Why Amazon Still Doesn't Think Prime Revenue Is Meaningful Enough to Disclose

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Amazon.com (NASDAQ: AMZN) has delivered incredible gains for long-term investors over the years, while simultaneously creating endless frustration around its poor disclosures. Investor transparency is decidedly not one of the e-commerce giant's strengths, and it continuously finds new ways to obfuscate meaningful operating metrics while bragging about its business. Perhaps the most meaningful victory that investors have had in terms of disclosures was when Amazon finally started breaking out results for Amazon Web Services (AWS) in 2015.

The SEC has been urging Amazon to improve its disclosures in recent months, and the company's been pushing back.

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Amazon doesn't even track Prime-related sales

The Wall Street Journal (subscription required) notes that Amazon is one of several companies that are resisting SEC efforts to improve investor transparency, which are in part to comply with new revenue recognition standards that companies have been adopting all year. The WSJ report points to exchanges that occurred in August that are worth revisiting, since Amazon tries to justify why it doesn't disclose certain metrics to investors. The SEC's initial correspondence can be found here, with Amazon's response here.

The company still doesn't think that how much revenue Prime members generate is meaningful, despite the fact that Prime is one of the most successful subscription-based shopping programs ever created. For example, the SEC notes that Amazon finally disclosed roughly how many Prime members it had earlier this year when CEO Jeff Bezos said in Amazon's annual shareholder letter that the company had "exceeded 100 million paid Prime members globally." That was a momentous milestone, and regulators rightly believe investors would be interested to know how much revenue is attributable to Prime members compared to non-Prime members.

Amazon responded, "We respectfully do not believe that net sales attributable to Prime members versus sales to non-Prime members is meaningful or useful information." The company justifies this response by saying the same product sale can be accounted for in various ways, depending on if Amazon sells the product or if a third-party seller makes the sale. Other factors could also contribute to fluctuations in Prime-related revenue that Amazon doesn't want investors to overthink. Prime provides numerous benefits to members, some of which don't directly translate into recordable revenue but still strengthen customer loyalty. Members can also move in and out of Prime freely, making tracking Prime-related purchases difficult.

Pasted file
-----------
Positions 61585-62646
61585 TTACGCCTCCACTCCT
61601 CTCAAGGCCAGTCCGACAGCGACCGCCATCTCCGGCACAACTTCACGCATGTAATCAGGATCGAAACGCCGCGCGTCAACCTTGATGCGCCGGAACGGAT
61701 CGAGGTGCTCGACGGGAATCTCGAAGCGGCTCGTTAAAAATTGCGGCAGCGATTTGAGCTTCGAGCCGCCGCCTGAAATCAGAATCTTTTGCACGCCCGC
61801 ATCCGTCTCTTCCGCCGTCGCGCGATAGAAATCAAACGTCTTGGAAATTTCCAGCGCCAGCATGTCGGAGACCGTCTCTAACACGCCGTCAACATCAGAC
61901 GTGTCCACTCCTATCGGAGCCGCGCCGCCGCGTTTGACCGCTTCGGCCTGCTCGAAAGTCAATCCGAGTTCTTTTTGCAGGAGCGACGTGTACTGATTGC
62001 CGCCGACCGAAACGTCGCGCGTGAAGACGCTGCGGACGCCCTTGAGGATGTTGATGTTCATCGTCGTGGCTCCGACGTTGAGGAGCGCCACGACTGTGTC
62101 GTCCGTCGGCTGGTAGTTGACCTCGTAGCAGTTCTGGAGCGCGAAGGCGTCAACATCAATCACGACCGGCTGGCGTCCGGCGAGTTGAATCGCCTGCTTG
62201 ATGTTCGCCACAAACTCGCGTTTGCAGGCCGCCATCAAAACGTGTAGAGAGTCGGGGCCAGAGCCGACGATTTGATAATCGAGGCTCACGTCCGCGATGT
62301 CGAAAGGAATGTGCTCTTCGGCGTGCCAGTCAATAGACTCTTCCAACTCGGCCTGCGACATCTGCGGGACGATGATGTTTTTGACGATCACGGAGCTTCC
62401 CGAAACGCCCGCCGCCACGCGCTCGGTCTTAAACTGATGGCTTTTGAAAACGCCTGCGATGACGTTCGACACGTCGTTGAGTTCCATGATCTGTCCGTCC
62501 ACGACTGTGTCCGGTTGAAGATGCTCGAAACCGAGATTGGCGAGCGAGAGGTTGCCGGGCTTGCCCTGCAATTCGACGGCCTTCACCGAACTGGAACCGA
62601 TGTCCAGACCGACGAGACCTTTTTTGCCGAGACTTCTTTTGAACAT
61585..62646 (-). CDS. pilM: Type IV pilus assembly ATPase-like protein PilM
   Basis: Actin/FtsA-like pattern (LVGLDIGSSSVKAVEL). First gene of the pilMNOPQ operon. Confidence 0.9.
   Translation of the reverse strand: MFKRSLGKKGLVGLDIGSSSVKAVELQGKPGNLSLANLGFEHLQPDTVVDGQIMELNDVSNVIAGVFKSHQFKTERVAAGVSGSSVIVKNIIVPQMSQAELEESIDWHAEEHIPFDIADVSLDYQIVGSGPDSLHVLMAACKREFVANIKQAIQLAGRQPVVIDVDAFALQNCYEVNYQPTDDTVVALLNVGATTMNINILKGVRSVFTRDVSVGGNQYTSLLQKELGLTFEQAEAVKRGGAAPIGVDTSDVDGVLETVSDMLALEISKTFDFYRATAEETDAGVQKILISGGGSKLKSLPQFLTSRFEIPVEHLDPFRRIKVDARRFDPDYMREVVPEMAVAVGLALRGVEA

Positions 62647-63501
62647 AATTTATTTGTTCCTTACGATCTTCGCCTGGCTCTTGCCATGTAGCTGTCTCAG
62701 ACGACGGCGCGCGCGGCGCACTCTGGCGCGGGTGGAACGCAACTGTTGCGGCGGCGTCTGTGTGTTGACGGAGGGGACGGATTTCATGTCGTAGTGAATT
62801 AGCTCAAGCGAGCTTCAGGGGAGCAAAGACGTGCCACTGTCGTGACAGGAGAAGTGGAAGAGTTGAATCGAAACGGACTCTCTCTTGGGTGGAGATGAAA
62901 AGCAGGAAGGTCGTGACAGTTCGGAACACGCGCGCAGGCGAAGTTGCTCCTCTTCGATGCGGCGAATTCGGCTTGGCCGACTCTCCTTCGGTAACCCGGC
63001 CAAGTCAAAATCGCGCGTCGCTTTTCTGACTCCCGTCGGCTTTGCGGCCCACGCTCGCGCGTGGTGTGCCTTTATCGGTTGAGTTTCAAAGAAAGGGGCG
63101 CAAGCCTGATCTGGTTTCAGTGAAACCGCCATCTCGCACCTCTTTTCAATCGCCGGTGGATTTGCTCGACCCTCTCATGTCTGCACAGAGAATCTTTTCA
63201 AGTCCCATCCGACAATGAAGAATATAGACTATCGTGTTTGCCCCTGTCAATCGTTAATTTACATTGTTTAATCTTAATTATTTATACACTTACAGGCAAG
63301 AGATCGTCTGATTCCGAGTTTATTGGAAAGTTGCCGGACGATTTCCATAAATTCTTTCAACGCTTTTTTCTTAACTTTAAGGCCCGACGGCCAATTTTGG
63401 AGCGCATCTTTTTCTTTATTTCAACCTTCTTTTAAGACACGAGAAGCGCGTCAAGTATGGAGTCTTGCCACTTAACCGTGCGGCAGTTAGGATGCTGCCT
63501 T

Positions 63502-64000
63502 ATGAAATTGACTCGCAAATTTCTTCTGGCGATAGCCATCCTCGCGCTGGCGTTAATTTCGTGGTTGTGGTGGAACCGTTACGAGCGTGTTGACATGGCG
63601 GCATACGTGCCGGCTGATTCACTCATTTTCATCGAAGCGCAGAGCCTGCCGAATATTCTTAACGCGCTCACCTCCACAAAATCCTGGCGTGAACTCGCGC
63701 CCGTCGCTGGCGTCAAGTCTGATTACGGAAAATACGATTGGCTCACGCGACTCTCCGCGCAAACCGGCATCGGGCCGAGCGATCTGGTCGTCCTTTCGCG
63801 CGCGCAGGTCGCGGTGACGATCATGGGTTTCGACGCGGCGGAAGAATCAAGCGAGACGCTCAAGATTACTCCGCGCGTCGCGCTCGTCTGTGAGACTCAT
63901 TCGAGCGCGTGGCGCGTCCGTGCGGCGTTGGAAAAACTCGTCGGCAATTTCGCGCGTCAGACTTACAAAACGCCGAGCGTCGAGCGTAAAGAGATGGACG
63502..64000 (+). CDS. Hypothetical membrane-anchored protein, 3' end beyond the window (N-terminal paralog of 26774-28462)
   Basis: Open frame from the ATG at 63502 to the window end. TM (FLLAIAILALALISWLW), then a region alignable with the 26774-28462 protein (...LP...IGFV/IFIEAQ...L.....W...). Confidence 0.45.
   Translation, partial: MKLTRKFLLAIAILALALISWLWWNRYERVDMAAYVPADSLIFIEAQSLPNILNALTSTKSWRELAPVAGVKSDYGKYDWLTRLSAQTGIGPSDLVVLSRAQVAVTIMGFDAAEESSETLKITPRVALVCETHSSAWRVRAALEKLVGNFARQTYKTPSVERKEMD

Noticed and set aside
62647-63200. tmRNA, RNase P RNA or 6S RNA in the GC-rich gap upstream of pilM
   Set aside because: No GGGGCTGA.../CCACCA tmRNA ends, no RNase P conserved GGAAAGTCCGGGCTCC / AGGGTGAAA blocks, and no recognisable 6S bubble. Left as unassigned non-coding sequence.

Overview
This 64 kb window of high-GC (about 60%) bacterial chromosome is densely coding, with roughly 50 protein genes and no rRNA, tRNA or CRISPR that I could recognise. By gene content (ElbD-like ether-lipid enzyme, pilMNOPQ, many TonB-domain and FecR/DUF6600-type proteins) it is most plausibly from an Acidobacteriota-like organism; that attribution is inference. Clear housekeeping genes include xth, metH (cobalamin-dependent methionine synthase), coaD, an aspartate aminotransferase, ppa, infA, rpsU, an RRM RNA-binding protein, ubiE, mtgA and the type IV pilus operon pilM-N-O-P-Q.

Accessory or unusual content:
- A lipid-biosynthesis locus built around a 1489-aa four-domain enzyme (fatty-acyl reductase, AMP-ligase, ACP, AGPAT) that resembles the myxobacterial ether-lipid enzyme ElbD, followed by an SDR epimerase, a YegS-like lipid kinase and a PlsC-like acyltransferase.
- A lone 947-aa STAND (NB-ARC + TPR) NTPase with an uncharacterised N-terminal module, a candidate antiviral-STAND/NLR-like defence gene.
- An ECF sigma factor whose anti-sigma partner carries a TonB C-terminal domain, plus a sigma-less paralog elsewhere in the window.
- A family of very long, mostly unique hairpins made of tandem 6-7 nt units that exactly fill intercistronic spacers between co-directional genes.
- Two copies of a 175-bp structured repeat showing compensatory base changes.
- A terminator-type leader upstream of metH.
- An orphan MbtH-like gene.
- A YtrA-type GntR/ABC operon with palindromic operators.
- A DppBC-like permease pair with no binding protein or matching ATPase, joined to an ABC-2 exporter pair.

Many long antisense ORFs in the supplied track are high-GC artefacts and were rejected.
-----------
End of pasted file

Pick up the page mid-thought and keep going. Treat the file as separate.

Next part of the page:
"For the foregoing reasons, management does not track the percentage of net sales that are attributable to Prime members and, therefore, Prime membership status is not tied into our financial reporting systems," Amazon wrote. "As we further develop our omnichannel distribution system, it may become more difficult to associate net sales with a Prime membership."

Investors still want that data

Amazon has some valid points, but investors are still keenly interested in how much Prime members spend compared to non-Prime members. That information can be useful in deriving the lifetime value of a Prime member. Market researcher Consumer Intelligence Research Partners (CIRP) regularly puts out estimates.

The most recent CIRP estimates from October show that Prime members tend to spend approximately $1,400 per year, compared to $600 per year for non-Prime members. CIRP also believes that Prime membership has peaked in the U.S. market at around 97 million, which suggests that growth in the U.S. e-commerce segment may rely more heavily on more spending per member going forward.

Amazon could introduce a metric that compares sales growth among users that have been Prime members for at least 12 months, similar to how physical retailers report same-store sales based on locations, for example. There are all sorts of ways that Amazon could improve investor transparency if it built the internal reporting systems. Too bad the tech titan is clearly uninterested in doing so, and the SEC seems to be satisfied with the company's response.

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John Mackey, CEO of Whole Foods Market, an Amazon subsidiary, is a member of The Motley Fool's board of directors. Evan Niu, CFA owns shares of Amazon. The Motley Fool owns shares of and recommends Amazon. The Motley Fool has a disclosure policy.